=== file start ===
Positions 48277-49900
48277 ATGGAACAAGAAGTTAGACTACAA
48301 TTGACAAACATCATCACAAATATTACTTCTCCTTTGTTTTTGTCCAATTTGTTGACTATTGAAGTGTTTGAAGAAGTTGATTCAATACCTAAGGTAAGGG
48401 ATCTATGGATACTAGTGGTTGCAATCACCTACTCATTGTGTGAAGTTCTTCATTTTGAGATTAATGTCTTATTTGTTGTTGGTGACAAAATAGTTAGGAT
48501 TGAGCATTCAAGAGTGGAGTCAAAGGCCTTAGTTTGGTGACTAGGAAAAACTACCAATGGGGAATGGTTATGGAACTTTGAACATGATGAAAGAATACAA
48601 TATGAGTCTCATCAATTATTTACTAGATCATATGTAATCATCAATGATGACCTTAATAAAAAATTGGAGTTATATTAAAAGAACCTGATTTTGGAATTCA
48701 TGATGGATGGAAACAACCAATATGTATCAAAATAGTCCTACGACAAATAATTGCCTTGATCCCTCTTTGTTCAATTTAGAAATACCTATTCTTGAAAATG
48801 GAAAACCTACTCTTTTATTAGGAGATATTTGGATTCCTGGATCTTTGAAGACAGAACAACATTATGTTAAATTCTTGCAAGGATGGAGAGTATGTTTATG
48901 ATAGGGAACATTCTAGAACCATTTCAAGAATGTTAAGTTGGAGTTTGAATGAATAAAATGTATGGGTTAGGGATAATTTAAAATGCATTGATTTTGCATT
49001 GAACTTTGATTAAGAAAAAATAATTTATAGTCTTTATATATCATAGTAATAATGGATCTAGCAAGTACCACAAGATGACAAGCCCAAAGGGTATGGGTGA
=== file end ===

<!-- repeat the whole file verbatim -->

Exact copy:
Positions 48277-49900
48277 ATGGAACAAGAAGTTAGACTACAA
48301 TTGACAAACATCATCACAAATATTACTTCTCCTTTGTTTTTGTCCAATTTGTTGACTATTGAAGTGTTTGAAGAAGTTGATTCAATACCTAAGGTAAGGG
48401 ATCTATGGATACTAGTGGTTGCAATCACCTACTCATTGTGTGAAGTTCTTCATTTTGAGATTAATGTCTTATTTGTTGTTGGTGACAAAATAGTTAGGAT
48501 TGAGCATTCAAGAGTGGAGTCAAAGGCCTTAGTTTGGTGACTAGGAAAAACTACCAATGGGGAATGGTTATGGAACTTTGAACATGATGAAAGAATACAA
48601 TATGAGTCTCATCAATTATTTACTAGATCATATGTAATCATCAATGATGACCTTAATAAAAAATTGGAGTTATATTAAAAGAACCTGATTTTGGAATTCA
48701 TGATGGATGGAAACAACCAATATGTATCAAAATAGTCCTACGACAAATAATTGCCTTGATCCCTCTTTGTTCAATTTAGAAATACCTATTCTTGAAAATG
48801 GAAAACCTACTCTTTTATTAGGAGATATTTGGATTCCTGGATCTTTGAAGACAGAACAACATTATGTTAAATTCTTGCAAGGATGGAGAGTATGTTTATG
48901 ATAGGGAACATTCTAGAACCATTTCAAGAATGTTAAGTTGGAGTTTGAATGAATAAAATGTATGGGTTAGGGATAATTTAAAATGCATTGATTTTGCATT
49001 GAACTTTGATTAAGAAAAAATAATTTATAGTCTTTATATATCATAGTAATAATGGATCTAGCAAGTACCACAAGATGACAAGCCCAAAGGGTATGGGTGA